Metro

The Washington Metro opens at 7:00 am on Saturday. The closest stops to the Lincoln Memorial are Foggy Bottom-GWU, Federal Triangle and Smithsonian on the Orange and Blue lines and Metro Center on the Red line. Marshals will be present at these stations to help direct attendees to the event site.

 

SOWF Welcome Area

SOWF has setup a Welcome Area at the Washington Monument. If you are taking the Metro to reach the event site at the Lincoln Memorial, please stop by the Washington Monument grounds at 15th Street to learn more about their mission and why we are gathering to support them on 8.28!

 

Safety

Attendees are encouraged to bring plenty of water and sunscreen and wear comfortable, lightweight clothes. Temperatures are expected to be hot! Two First Aid Stations and several cooling stations will be available. Please read our FAQs below for a list of items allowed and prohibited.

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Guest DC Tea Party

Unfortunately I was not able to attend for health concerns, but I wanted to transcribe Glen Beck's speech.

 

Glenn Beck Opens "Restoring Honor" Rally; Declares "America Today Begins to Turn Back to God"

 

http://www.youtube.c...h?v=47V-dpiLM78

 

Glenn Beck: Hello America (Applaud)

 

I just have got word from the media that there is over a thousand people here today.

 

We are humbled that you are here. We are truly humbled.

 

This is really build it and they will come.

 

The Reflecting Pool holds about 200,000 people. This field back here holds about 250,000 to 300,000 people. They are not only full here, they are full in that field, they are full behind me, and they are now across the street approaching the Washington Monument.

 

Something beyond imagination is happening. Something is beyond Man is happening. America today begins to turn back to God.

 

For too long this Country has wandered in darkness. We have wandered in darkness in periods from the beginning. We have had moments of brilliance and moments of darkness. But, this country has spent far to long worried about stars. And thinking about the stars. And concentrating on the stars.

 

Today, we are going to concentrate on the good things in America. The things we have accomplished and the things we can do tomorrow.

 

The story of America is the story of humankind.

 

5000 years ago on the other side of the planet, God's chosen people were led out of bondage by a guy with a stick, who was talking to a burning bush.

 

Man first began to recognize God and God's law. A chosen people listened to the Lord.

 

At the same time those things were happening, on this side, on this land, another group of people were gathered here. And they too were listening to God.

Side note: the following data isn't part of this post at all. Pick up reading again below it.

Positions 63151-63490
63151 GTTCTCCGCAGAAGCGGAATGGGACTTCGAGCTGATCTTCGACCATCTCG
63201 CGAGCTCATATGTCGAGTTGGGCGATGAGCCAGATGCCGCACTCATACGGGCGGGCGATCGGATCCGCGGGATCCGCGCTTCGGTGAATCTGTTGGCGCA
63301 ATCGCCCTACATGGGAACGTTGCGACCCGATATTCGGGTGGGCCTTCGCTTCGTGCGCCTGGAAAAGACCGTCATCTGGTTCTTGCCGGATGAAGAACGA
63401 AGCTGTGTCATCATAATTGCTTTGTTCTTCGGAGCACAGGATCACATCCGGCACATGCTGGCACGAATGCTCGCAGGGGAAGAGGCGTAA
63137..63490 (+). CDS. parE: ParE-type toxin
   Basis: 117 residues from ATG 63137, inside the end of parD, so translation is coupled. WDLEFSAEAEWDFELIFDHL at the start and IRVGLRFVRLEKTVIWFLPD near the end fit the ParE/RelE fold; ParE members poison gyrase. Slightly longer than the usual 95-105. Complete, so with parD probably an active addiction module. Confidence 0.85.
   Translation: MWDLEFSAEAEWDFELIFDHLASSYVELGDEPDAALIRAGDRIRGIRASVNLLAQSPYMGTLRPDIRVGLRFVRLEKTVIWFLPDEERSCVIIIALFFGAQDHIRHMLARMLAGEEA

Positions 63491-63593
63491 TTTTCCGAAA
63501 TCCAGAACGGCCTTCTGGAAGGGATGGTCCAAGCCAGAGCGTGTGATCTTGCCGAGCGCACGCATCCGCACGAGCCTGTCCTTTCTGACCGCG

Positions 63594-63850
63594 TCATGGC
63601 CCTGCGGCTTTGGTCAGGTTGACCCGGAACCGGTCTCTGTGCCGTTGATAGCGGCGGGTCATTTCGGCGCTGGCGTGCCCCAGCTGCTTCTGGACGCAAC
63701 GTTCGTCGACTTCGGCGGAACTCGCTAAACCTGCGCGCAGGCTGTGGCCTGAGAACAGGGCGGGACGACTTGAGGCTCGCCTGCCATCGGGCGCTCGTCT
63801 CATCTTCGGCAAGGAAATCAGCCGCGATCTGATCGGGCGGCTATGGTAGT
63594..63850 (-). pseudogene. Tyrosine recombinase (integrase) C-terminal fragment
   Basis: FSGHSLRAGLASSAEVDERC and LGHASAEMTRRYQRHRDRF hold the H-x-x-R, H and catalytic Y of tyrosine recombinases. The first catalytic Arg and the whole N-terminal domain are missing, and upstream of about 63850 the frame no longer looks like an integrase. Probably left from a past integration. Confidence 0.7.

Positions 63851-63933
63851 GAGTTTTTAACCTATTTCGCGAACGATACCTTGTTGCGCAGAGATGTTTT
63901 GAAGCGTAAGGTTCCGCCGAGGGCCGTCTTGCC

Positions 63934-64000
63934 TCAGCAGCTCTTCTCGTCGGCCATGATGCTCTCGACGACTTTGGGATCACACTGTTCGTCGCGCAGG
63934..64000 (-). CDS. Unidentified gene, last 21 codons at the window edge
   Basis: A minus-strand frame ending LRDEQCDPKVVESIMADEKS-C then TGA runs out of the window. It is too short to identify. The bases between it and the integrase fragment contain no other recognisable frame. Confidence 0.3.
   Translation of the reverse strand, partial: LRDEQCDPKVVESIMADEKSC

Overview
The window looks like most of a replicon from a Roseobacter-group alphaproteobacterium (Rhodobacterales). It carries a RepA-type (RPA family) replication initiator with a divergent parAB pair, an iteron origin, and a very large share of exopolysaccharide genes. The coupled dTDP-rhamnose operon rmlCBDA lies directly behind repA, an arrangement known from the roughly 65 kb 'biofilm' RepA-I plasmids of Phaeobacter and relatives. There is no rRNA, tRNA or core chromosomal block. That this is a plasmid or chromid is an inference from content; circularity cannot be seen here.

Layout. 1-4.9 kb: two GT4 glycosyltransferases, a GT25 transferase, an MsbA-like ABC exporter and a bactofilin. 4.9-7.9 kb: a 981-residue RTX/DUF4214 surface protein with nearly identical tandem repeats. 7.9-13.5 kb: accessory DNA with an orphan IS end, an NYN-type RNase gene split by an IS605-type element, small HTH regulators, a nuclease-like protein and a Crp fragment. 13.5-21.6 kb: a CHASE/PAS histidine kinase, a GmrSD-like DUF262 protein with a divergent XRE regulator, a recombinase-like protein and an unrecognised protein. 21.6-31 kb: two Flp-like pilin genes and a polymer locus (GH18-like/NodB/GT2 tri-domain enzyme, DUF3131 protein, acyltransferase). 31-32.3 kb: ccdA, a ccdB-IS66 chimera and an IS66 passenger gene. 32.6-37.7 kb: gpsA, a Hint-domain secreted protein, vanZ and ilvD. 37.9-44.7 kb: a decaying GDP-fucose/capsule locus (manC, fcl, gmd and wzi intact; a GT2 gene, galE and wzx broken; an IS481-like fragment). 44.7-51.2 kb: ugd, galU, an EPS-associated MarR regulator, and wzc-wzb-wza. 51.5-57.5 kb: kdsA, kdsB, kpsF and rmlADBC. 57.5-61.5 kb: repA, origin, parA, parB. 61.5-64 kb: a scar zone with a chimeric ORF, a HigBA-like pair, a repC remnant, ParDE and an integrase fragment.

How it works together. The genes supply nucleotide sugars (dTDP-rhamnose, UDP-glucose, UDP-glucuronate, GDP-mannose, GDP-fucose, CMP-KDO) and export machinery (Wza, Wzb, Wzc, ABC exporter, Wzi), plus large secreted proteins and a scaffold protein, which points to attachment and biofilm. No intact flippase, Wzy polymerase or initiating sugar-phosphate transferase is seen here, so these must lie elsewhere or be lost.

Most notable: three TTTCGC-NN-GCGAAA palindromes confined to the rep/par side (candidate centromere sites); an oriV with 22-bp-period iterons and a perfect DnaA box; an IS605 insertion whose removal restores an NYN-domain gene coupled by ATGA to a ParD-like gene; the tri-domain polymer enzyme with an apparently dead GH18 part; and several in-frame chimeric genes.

How these two people were brought together again happened because people were listening to God.

 

They didn't have the right to worship God how they saw fit. So they got down on their knees. And they didn't want to come to this land. They just did, because they felt that is what God was telling them to do. And with malice toward none, they came.

 

God's chosen people; the Native Americans and the Pilgrims.

 

I would like to introduce you to Rabbi Daniel Lappen.

 

This is John and Kyla Ward. They are direct descendants of the Native Americans that met the Pilgrims on the shores as they arrived.

 

And Paster Paul Jail is a direct descendant from those that arrived on the Mayflower.

 

To restore America, to restore honor, we have to start at the beginning and look at the pattern. When People came together of different faith in the spirit of God. And the first thing they did was prayed together. Pastor..

 

Prayer.

 

When my son said to me about a year ago, we were reading the story of David and Goliath, and he was sitting on my lap, and I said, "Wow, what a hero he is." He said, "No he is not Dad." My son is five. I said, "How come he is not a hero?" He looked at me totally puzzled. "Well, because he can't fly and does not have a cape." That is when I realized we have lost too many heroes in this Nation.

 

Heroes are just people who stand and do the right thing. Usually at their own peril, they will stand and do the right thing.

 

What is today that America truly believes in? We have very little trust in most of our institutions. But, there is one thing that is still 15 points higher. At the top of the list on thing that America trusts, our military.